In this article, we enter the debate about the value of legal education, taking aim at the issue of the ways in which law schools prepare students for practice. But rather than focusing on skills training, our concern is with the approach of law schools to preparing students to understanding the context of the legal issues they will encounter, and specifically on their preparation for working with numbers, whether with regard to business, finance or information presented in statistical form generally.
Our contribution to this debate is to emphasize the importance of data in analyzing the value of law school, and we do that here with data on what law students think they are learning in law school with regard to business and financial concepts and quantitative information. In addition to explaining the experiences and perceptions of a sample of more than 8,000 law students, the importance of these data relates to the larger framework for explaining the value of legal education to prospective students and to the hiring market of law graduates.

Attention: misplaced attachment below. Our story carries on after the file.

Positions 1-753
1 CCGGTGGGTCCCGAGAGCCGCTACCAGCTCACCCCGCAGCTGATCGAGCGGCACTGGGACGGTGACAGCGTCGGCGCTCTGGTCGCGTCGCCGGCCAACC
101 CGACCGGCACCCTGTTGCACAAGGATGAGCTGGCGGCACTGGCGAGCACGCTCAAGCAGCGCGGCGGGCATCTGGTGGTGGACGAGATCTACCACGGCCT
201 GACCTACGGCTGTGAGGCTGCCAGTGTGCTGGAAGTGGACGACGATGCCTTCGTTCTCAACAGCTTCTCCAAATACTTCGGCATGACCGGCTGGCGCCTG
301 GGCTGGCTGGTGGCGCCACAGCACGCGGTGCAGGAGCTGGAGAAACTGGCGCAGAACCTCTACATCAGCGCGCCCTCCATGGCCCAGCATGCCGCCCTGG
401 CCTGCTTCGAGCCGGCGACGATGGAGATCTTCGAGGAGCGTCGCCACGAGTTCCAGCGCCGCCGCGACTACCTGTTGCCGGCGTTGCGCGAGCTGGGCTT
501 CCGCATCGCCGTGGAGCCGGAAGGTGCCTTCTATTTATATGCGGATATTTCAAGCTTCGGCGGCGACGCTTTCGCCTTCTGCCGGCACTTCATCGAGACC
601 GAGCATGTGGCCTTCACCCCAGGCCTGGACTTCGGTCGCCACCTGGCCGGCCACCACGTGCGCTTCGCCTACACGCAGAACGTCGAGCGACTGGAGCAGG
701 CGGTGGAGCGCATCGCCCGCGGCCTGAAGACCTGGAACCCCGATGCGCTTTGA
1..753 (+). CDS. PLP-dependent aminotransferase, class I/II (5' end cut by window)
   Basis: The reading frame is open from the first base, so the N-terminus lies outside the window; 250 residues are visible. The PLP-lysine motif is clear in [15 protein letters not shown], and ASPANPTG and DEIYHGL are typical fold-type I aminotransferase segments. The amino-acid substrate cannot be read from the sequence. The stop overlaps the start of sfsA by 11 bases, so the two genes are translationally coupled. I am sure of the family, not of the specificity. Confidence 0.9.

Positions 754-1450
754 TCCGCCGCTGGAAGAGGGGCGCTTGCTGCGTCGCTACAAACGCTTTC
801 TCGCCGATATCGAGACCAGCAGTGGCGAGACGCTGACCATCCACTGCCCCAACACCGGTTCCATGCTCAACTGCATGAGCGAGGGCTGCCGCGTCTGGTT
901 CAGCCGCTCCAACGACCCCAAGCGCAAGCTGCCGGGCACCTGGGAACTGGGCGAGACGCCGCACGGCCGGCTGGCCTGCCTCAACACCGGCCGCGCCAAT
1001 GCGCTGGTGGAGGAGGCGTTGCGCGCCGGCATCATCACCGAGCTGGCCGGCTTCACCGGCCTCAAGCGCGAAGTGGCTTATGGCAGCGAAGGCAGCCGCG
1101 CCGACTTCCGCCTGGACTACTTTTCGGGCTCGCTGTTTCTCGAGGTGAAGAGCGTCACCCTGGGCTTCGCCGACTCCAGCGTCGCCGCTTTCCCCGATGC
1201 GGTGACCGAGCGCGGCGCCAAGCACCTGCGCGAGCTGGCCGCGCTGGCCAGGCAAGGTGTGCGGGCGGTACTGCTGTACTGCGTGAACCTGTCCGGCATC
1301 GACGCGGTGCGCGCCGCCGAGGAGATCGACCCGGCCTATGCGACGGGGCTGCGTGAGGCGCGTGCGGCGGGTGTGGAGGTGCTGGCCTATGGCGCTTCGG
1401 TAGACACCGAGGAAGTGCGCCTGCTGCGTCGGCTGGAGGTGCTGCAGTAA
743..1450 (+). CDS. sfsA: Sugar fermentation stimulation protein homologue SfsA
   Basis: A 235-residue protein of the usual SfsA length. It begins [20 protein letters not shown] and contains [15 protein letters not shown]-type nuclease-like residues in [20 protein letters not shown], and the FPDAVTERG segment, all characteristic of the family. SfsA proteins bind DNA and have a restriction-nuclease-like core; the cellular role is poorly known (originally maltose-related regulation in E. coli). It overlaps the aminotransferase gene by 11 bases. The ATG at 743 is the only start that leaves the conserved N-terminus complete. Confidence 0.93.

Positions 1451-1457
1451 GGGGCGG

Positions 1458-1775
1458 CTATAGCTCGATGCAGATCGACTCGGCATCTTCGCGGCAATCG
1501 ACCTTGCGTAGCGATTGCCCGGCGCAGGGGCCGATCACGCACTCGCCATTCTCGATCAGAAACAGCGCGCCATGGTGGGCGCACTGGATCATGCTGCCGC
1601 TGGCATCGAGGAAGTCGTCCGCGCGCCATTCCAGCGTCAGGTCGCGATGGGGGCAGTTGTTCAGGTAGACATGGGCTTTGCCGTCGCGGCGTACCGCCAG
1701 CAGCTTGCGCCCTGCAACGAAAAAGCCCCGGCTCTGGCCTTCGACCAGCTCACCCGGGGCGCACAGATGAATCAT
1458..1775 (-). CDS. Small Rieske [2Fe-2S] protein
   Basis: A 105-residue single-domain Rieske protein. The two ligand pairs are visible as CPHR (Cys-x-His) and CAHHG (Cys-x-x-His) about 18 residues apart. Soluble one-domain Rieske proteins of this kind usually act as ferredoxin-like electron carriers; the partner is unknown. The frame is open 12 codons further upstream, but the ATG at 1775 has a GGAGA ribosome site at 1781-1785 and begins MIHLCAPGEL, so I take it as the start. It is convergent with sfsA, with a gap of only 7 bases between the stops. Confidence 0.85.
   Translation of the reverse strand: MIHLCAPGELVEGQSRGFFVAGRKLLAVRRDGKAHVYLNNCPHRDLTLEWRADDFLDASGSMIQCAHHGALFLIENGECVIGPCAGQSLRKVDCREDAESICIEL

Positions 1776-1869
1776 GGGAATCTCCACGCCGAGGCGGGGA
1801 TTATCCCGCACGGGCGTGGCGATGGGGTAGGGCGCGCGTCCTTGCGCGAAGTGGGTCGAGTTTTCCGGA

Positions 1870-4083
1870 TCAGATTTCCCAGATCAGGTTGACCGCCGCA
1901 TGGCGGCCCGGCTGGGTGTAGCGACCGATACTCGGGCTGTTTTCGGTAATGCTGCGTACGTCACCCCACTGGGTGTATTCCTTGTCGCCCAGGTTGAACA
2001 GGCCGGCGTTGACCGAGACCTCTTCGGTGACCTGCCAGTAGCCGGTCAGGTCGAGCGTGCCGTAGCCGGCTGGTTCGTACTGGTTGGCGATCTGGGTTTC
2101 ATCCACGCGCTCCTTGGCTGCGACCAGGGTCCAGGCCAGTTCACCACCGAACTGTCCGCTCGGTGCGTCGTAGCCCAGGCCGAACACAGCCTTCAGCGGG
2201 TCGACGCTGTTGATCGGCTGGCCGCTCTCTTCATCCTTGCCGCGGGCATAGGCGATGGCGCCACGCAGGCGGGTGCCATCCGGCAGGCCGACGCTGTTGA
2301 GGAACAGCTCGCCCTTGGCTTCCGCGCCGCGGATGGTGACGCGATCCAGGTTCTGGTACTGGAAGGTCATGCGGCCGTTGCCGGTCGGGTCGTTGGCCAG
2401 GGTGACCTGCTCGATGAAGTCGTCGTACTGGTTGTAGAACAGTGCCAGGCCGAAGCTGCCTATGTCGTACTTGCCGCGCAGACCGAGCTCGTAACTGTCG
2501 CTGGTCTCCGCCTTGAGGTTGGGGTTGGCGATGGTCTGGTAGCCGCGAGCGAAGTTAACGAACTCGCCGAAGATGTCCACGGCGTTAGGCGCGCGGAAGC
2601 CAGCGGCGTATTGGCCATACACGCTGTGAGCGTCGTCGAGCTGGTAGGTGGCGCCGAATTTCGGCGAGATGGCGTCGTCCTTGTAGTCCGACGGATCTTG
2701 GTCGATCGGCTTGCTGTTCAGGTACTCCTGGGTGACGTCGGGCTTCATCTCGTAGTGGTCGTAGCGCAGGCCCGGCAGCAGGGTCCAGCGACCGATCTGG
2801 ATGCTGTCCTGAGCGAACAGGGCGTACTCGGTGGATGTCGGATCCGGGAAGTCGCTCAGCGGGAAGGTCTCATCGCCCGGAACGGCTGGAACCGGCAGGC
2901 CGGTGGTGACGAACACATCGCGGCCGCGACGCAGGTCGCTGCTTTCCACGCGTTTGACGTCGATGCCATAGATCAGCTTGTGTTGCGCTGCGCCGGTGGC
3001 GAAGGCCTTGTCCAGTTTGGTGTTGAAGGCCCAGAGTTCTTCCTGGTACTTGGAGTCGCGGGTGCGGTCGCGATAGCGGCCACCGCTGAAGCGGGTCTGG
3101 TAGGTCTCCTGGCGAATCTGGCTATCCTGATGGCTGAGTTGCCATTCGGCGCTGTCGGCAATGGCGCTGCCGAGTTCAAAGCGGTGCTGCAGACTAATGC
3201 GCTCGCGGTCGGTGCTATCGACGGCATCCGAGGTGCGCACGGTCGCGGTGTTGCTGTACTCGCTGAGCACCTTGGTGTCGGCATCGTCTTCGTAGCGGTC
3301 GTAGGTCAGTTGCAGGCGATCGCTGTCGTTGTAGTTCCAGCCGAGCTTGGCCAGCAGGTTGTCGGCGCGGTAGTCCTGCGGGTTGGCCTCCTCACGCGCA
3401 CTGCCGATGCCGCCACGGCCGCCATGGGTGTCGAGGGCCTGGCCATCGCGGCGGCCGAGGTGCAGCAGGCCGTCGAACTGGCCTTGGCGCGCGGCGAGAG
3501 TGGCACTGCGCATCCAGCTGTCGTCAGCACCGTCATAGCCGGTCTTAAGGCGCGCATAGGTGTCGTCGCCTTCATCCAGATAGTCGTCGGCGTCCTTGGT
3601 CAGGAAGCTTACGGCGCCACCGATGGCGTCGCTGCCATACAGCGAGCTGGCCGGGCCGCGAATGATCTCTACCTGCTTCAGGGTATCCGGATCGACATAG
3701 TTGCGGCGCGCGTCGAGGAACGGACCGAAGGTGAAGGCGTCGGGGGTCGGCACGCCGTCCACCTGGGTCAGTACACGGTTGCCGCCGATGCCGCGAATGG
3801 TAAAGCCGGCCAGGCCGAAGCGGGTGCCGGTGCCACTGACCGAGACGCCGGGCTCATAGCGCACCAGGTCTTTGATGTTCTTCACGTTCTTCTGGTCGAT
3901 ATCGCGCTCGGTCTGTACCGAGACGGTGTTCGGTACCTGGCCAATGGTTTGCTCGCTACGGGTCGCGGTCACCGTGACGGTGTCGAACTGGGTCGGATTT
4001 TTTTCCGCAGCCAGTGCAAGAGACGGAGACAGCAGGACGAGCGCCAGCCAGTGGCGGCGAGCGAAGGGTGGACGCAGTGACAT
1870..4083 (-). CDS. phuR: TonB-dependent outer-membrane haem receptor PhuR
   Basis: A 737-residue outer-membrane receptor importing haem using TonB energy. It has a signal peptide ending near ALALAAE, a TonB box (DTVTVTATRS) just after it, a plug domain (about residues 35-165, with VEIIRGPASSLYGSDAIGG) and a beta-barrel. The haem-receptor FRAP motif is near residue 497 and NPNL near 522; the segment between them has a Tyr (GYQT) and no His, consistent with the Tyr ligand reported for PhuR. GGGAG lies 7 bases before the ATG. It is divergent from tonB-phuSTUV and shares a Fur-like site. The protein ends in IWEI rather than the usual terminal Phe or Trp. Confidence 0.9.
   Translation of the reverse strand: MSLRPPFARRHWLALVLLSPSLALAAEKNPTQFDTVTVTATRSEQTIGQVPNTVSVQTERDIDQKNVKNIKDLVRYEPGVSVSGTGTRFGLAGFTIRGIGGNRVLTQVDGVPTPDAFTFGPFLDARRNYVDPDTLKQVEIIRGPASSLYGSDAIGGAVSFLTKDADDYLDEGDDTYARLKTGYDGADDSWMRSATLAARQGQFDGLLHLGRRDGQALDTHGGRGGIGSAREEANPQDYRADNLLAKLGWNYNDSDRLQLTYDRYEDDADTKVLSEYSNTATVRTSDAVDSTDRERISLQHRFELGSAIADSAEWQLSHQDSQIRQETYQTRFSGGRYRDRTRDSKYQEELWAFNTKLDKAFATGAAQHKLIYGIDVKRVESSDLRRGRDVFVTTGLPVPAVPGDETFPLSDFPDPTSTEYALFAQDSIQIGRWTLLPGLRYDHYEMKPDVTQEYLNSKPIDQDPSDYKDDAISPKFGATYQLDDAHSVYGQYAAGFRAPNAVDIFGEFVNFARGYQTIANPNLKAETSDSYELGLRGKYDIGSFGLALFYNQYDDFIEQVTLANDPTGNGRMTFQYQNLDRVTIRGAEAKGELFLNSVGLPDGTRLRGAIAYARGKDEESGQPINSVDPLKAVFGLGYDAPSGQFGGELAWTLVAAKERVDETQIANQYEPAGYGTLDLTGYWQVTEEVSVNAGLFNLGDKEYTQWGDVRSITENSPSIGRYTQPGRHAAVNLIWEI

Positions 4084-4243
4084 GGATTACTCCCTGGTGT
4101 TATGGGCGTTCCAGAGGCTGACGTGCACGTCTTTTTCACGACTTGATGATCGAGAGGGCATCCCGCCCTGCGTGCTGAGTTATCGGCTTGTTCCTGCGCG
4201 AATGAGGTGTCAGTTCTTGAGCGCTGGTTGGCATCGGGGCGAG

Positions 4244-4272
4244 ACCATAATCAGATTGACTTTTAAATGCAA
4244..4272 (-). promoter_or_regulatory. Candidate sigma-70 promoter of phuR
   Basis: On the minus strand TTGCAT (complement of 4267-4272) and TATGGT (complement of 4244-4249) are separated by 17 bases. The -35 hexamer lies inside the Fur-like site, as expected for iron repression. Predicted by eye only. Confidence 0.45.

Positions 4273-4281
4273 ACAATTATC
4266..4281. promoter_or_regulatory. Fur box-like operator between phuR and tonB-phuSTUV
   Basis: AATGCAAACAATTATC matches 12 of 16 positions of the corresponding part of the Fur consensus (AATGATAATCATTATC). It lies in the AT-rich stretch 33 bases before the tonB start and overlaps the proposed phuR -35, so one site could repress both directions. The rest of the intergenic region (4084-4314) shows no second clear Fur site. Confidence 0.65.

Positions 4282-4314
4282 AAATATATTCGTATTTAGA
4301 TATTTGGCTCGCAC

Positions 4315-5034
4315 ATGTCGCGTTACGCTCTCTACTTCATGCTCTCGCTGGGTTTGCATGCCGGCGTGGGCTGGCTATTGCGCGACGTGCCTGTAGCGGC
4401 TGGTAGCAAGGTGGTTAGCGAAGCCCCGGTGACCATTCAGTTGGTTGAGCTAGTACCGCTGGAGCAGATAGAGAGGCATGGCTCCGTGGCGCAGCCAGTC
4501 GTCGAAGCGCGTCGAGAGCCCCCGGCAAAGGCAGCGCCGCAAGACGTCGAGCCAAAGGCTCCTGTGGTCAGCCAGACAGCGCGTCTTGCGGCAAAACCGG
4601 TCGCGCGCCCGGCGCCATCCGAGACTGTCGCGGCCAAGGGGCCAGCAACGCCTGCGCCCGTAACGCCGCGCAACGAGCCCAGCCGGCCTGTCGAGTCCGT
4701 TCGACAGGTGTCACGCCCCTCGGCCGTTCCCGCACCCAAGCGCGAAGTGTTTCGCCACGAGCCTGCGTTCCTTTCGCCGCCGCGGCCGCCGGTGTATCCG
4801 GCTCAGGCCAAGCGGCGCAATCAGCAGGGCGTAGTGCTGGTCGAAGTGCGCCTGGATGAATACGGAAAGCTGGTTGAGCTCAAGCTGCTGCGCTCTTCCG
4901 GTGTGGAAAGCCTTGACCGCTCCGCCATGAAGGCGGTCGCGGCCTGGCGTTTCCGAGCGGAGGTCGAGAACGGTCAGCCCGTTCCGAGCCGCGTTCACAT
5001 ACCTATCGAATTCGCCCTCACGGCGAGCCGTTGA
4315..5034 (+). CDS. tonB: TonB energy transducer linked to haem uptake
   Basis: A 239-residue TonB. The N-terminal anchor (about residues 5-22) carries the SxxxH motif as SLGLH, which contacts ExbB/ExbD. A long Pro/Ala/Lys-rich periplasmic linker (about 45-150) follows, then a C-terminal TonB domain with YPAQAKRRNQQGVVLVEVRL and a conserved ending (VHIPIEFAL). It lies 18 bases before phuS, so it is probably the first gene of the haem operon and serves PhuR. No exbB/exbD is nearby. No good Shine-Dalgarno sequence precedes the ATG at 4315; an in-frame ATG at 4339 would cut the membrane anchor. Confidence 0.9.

- legal education,
- quantitative reasoning
Available at: http://works.bepress.com/carole_silver/23/